By Tim Kowols
Landowners will soon be able to assess and treat their damaged lawns as grubs reach their mature form. Beetles like the junebug and European Chafer can cause thinning and dying patches of grass due to their own feeding frenzy, but hungry birds and skunks can dig up the turf in search of their own meal. Door County UW-Extension Agriculture Educator Annie Deutsch says landowners can start preventative maintenance for next year in the next week or two.
Deutsch says European chafer numbers are quite high in the area but hopes the population begins to level off like it has in other states. You can read more of Deutsch’s thoughts on grubs and learn how you treat your grub damage by following this story online.
It’s that ‘grubby’ time of year!
By: Annie Deutsch, Door County UW-Extension Agriculture Agent
Driving through the county, it is clear that there is major turf damage yet again. Many yards, parks, and other grassy areas have patches of thinned out, dying turf or sections where it looks like a rototiller came through.
While grass can die from multiple factors (too much shade, salt from winter roads, too much water, too little water, diseases etc.), the most probable reason for the symptoms we are seeing is due to grubs. But luckily, the period of major grub damage in the spring is coming to a close.
These lawn grubs are most often the immature form of two different beetles: May/June beetles (Junebugs) and the European Chafer. May/June beetles are a group of native beetle species that can cause occasional turf damage, but rarely the extensive damage that we have been seeing the past few years.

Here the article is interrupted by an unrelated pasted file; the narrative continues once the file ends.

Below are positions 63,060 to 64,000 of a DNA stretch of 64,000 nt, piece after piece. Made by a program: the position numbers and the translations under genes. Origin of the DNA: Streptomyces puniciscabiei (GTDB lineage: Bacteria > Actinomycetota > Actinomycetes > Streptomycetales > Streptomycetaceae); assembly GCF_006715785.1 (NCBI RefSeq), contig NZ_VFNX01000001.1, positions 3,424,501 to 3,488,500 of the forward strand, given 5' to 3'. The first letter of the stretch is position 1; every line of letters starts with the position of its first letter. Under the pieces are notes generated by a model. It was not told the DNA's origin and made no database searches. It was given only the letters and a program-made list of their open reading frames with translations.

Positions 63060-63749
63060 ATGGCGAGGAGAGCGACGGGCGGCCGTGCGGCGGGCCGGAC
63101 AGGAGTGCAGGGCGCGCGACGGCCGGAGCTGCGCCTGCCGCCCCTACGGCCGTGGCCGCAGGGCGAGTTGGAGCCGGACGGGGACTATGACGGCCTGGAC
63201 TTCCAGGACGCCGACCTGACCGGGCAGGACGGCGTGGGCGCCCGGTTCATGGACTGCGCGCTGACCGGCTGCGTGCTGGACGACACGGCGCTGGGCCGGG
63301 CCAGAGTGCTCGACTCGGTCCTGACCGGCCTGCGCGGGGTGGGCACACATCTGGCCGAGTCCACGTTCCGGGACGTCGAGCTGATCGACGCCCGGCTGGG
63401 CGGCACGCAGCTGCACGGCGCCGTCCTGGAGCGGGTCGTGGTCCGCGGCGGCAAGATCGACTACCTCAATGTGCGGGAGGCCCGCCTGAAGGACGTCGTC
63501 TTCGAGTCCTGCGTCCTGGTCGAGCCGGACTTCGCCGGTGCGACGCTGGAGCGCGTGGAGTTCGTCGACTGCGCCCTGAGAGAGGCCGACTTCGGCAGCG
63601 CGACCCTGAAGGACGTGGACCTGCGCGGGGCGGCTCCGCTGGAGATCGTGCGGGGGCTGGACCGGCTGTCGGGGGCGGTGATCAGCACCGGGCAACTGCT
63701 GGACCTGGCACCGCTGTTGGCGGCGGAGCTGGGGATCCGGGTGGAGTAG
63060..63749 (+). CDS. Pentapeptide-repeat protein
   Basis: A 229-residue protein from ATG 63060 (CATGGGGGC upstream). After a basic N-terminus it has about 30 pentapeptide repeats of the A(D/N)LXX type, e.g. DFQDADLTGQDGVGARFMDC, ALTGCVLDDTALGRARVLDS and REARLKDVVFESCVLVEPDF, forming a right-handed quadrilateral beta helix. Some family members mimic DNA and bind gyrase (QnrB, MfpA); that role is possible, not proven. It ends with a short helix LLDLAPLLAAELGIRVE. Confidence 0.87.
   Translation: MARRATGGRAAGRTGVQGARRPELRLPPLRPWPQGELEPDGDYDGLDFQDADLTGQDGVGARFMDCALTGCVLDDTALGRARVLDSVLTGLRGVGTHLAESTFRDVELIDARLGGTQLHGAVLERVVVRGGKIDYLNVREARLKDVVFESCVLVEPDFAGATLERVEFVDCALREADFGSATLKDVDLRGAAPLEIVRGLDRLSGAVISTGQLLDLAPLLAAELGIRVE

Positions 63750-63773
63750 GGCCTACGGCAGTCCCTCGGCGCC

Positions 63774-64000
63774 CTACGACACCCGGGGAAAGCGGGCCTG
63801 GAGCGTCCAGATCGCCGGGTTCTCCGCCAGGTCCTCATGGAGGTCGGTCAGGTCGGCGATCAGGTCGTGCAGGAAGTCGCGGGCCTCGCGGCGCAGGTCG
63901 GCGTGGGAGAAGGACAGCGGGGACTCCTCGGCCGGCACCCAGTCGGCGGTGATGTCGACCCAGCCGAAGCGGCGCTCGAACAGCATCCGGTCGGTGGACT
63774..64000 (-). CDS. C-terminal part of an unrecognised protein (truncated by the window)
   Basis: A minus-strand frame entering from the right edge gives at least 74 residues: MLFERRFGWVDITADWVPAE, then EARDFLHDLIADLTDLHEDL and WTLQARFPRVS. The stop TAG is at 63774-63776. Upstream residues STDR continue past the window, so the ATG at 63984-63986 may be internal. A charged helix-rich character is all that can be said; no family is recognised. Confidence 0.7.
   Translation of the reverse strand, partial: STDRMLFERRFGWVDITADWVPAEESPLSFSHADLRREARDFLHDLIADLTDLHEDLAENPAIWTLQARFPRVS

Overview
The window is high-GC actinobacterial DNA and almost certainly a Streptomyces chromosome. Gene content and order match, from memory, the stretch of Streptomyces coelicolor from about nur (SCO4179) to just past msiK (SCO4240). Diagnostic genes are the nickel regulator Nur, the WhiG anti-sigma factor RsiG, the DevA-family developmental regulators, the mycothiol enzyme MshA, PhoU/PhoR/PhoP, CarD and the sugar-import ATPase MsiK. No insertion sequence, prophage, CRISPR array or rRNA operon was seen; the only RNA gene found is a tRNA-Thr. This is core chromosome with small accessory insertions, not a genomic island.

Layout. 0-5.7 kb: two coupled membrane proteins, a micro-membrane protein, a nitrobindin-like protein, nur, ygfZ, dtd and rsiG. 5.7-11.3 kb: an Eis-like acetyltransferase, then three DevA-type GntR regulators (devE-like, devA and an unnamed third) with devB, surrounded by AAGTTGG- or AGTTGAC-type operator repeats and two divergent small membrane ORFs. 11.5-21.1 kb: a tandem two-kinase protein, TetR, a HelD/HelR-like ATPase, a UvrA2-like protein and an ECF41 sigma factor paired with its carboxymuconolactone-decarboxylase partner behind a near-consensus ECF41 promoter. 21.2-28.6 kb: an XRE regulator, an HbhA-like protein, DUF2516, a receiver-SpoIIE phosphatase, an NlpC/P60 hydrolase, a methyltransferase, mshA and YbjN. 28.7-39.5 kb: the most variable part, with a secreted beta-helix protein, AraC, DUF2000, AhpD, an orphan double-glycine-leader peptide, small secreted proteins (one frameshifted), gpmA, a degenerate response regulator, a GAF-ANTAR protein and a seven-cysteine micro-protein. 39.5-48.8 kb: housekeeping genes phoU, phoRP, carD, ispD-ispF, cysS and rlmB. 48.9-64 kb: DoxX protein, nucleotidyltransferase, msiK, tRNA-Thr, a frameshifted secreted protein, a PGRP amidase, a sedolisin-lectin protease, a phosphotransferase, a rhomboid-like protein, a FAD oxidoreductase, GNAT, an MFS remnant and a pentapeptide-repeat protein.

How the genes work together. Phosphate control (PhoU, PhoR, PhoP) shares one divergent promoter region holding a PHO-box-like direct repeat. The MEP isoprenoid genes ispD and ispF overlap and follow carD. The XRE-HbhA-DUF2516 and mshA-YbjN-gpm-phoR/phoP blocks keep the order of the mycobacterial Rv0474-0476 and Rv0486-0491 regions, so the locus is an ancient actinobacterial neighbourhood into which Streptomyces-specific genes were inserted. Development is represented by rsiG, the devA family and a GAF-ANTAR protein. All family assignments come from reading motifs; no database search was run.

European chafer is the beetle species to blame for the damage. As the name suggests, the European chafer is an invasive species from Europe that has been in the United States for around 80 years, but only recently arrived in Wisconsin. This is the reason that you may have never had turf damage before but are seeing it now.
European chafer grubs feed primarily on grass roots resulting in thinned or dead patches of grass. Other animals including birds and skunks feed on the grubs which causes that ‘rototilled’ look.
Luckily, the grubs do not feed all year. In the next couple of weeks (this is an estimate because insect development is temperature dependent), the grubs will pupate (transform) and then emerge as adult beetles. The adult beetles will swarm around trees and outdoor lights, but they rarely feed so they will not cause damage. Therefore, as the grubs begin to pupate, that is the ideal time to reestablish damaged parts of your lawn.
May/June beetle adults tend to emerge a bit earlier than European chafer adults and the May/June beetles are definitely active now. If you notice any brown oval-shaped beetles that are around ¾ of an inch long and often stuck on their back with legs flailing, then those are them! I saw five right outside my front door this morning! European chafer adults look very similar but are smaller (closer to ½ of an inch long) and a slightly lighter color.
For recommendations about determining whether you have grub damage and ways to treat for them, visit our website for a number of articles addressing those topics: http://door.uwex.edu/horticulture or contact our plant help desk at 920-746-5984 or firstname.lastname@example.org.
Unfortunately, as with many invasive pests, even the best attempts at controlling this insect may not have complete success. European chafer numbers are quite high right now and will likely remain so for the near future. There is evidence in some states that populations leveled out over time, so hopefully that will be true here as well. Perhaps rather than focusing on the damage, use this as an excellent opportunity to learn more about entomology and insect life cycles!